A prepositional phrase is made up of a preposition and a noun phrase. We use prepositional phrases for many purposes, for example:

- as adverbials of time and place:

We will be back in a few days.
They drove to Glasgow

.- as a postmodifier in a noun phrase:

Helen is the girl in the red dress
We’ve got a new television with a thirty one inch screen.

- to show who did something:

The lion was killed by the hunter
I saw a wonderful painting by Van Gogh

- with double object verbs like give and get:

We gave five pounds to the woman on the corner.
They got a drink for me.

- after certain verbs, nouns and adjectives:

The book belongs to me.
I had an argument with my brother.
I feel sorry for you.

Exercise

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Comments

Hi Leaning English team,
I think that prepositions are used randomly in English, so the usage of them just have to be learned by knowing the meaning of each collocation. Correct me if I'm wrong.
In 1955, Billy procures a job as a teacher for Y, employed under Mark, who quickly entices him with the culture.
What is the meaning of 'employed under?'
Billy opens a Swiss bank account in the name of Emma.
Is the meaning 'Billy opens... a bank account having Emma's name?'
'Billy makes $1 million in three months upon securing something'
What would be the difference if I wrote the sentence like this: 'Billy makes $1 million in three months, securiting something'?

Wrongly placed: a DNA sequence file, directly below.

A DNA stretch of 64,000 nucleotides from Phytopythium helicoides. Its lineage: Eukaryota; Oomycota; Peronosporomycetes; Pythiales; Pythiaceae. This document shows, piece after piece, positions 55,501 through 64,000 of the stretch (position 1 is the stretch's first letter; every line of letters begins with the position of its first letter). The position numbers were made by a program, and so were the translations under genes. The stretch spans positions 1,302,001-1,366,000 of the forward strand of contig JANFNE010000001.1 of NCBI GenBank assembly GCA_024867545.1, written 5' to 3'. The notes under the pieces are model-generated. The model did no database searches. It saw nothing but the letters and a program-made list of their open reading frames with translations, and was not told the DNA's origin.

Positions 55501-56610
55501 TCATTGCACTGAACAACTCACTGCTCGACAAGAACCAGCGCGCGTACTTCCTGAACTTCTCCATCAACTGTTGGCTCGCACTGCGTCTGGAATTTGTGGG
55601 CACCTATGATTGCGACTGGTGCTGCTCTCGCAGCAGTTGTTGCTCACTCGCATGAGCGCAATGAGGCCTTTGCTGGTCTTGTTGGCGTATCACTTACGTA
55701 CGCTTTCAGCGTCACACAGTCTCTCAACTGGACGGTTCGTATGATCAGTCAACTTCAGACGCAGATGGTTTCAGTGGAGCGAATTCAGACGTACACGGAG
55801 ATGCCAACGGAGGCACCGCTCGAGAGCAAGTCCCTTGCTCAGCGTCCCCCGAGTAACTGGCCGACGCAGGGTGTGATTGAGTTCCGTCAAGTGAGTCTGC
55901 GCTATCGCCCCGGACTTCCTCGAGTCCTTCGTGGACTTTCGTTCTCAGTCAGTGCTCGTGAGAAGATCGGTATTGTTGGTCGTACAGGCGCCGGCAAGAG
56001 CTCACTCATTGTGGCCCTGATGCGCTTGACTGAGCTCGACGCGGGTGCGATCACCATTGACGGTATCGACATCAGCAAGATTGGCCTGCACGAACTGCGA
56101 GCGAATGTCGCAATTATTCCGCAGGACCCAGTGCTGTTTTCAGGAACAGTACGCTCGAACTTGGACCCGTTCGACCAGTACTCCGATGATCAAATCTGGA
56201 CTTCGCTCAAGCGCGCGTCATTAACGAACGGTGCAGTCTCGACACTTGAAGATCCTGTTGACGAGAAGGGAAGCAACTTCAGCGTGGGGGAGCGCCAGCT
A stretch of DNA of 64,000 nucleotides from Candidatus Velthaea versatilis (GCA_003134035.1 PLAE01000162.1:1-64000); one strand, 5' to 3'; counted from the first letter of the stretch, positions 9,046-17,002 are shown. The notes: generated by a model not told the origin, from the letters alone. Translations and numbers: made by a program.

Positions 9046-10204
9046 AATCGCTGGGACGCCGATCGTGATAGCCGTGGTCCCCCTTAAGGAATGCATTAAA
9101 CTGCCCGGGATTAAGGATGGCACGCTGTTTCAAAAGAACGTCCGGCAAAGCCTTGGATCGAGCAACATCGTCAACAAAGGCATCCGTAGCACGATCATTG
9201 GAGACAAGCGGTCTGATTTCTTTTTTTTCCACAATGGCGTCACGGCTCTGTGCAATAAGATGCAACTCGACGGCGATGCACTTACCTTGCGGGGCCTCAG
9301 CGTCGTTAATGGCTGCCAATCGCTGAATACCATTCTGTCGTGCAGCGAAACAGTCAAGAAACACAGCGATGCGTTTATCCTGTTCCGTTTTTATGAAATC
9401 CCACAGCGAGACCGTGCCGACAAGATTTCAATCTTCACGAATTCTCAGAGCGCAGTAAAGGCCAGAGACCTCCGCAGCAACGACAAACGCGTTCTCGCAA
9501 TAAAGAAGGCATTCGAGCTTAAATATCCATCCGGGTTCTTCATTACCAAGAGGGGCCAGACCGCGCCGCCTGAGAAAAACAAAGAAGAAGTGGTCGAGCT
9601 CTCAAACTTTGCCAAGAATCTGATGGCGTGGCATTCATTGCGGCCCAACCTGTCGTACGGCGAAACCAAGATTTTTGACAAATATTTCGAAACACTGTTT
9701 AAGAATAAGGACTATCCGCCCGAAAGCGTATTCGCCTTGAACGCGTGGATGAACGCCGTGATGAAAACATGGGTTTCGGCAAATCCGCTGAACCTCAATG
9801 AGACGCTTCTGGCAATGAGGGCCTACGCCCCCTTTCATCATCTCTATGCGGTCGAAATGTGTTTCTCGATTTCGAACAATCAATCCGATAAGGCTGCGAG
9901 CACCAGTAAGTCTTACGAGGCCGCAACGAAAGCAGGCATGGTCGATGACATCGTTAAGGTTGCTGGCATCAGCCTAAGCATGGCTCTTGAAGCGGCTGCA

Thanks.

Hi JakiGeh,

'Employed under Mark' means that Mark is his boss.

You are correct about 'in the name of'.

We use the phrase 'upon doing' to show a sequence and it means something like 'following...' or 'after doing...'.

 

You can find explanations and examples of phrases like these in any online dictionary - I would say that that is the best place to check them.

 

Best wishes,

Peter

The LearnEnglish Team

Hello,
What is difference between the following sentences?
Take help of the clues.
Take help from the clues.
Thanks

Hello naghmairam

The difference is in their correctness!

The first phrase is not correct; the second phrase is correct. However, we would be more likely to say 'Use the clues to help you' or 'Use the clues for help'.

 

Best wishes,

Peter

The LearnEnglish Team

Hello English Learning team,

Every verb has some kind of preposition going immediately after a verb or object(that depends on whether it is transitive or intransitive). I know that prepositions are fixed in those places and group of those words are called an idiom.

I concealed the reason for going to Miami.
'Conceal sb or sth from sb or sth'
It is too big for you.
'To be too adjective for sb'

Is the meaning of both sentences the difference? Why a dictionary doesn't show first and fourth sentences are idioms? So we could actually change preposition if we want to have a different idiom? For example, good at/in/on...(I know some of them don't make sense, but I'm asking in general)

I am from Italia/on train...

Are those kind of sentences idioms or simply preposition uses?

Thanks

Hello JakiGeh,

The combinations of verbs (or adjectives) and prepositions that you ask about are not idioms. An idiom is an expression that cannot be understood only from the meanings of the words in it; it has a meaning of its own. A few examples of idioms are:

to 'pull someone's leg' (to tell sb sth that is not true as a way of joking with them)
'a can of worms' (a situation that causes lots of problems)
to 'rub someone the wrong way' (to annoy sb without intending to)